1. re: Gordough

                  Now that I think about it, neither Zaftig's nor Zaftigs makes much sense as a restaurant name.

                  Moody's pastrami is my clear new favorite in the area.

                  http://mcslimjb.blogspot.com/

                  1. re: MC Slim JB

                    Wow, lots of Zaftigs hate. Maybe it's just because I grew up eating there often but I'm never unhappy there. I stick to potato pancakes, blintzes, omelettes and salads.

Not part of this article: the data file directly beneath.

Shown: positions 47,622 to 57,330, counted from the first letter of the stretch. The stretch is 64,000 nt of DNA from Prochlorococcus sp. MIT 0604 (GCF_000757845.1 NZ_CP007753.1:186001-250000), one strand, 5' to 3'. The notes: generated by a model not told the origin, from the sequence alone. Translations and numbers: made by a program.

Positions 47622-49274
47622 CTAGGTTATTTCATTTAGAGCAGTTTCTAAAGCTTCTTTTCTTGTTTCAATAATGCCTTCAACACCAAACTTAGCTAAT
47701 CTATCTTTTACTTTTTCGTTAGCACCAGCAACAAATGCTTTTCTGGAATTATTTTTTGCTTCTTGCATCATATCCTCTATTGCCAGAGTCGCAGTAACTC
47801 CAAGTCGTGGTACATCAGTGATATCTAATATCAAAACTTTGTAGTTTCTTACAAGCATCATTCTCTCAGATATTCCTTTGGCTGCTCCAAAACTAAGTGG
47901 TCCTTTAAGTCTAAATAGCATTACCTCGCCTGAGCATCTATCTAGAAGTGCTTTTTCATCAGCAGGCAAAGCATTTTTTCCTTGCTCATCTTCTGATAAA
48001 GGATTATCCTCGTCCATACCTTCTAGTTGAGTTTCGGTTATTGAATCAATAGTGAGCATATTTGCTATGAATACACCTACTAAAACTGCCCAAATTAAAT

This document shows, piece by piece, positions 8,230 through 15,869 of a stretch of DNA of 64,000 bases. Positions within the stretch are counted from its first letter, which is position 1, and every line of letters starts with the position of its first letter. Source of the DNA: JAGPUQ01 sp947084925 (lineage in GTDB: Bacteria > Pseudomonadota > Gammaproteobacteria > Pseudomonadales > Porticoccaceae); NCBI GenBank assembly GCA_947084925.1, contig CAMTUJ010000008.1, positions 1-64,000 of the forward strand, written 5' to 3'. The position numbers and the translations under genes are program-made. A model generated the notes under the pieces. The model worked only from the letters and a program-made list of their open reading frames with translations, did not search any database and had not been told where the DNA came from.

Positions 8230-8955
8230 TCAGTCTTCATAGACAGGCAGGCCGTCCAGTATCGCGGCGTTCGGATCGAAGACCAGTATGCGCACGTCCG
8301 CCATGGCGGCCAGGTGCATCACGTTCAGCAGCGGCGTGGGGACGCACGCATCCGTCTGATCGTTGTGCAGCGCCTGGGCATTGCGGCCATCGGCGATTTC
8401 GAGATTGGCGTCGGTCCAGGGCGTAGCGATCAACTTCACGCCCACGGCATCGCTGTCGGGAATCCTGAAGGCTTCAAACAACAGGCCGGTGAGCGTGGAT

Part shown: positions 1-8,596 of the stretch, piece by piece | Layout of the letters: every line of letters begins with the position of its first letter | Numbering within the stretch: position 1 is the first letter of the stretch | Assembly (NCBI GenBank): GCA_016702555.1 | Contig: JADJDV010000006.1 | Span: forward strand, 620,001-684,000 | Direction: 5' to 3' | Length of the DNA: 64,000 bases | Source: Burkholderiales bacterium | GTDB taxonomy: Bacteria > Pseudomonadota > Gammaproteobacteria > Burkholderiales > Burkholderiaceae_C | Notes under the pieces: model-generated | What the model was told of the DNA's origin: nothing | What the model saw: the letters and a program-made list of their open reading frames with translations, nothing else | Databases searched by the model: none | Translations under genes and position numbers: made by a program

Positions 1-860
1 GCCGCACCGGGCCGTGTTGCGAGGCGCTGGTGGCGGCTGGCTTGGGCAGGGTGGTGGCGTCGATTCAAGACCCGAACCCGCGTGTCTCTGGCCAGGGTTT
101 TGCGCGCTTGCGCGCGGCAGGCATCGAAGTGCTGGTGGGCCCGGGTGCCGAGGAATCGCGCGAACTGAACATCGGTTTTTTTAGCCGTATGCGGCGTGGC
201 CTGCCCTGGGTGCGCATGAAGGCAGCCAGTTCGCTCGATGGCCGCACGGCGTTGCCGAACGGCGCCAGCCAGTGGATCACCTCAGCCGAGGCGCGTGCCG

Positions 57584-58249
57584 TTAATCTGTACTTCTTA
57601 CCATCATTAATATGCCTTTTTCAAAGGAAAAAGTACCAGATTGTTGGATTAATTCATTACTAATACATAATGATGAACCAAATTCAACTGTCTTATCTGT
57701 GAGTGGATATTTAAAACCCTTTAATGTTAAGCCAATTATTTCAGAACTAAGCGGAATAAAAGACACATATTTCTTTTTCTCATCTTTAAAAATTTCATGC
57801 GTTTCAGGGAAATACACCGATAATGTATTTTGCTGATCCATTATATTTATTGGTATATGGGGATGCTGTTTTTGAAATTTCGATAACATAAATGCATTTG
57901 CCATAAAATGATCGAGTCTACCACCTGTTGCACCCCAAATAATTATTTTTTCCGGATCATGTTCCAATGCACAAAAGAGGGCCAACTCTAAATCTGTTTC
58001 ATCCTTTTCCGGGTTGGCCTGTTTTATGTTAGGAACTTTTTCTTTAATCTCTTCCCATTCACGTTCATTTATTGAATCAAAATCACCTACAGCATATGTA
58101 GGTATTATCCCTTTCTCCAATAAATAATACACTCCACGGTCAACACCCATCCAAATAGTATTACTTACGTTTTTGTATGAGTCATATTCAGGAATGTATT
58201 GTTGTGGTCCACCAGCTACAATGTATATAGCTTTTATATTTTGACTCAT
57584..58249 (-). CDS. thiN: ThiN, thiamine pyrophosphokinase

It looks like Michael's Deli also called his pastrami Romanian, actually iRomanian - pastrami 2.0? He also offers a balsamic and fig glazed version: http://michaelsdelibrookline.com/menu...

                    1. re: Bugsey34

                      I would wager they don't even make the potato pancakes themselves.

                      1. re: Bugsey34

                        I have a soft spot for their LEO - lox, eggs, and onions, that's old school, although of course their lox only vaguely reminds you of what lox is SUPPOSED to taste like.

                  2. Neillio's in Lexington also has Romanian pastrami. I haven't tried it. It has a dark glaze/bark and is fairly thickly sliced.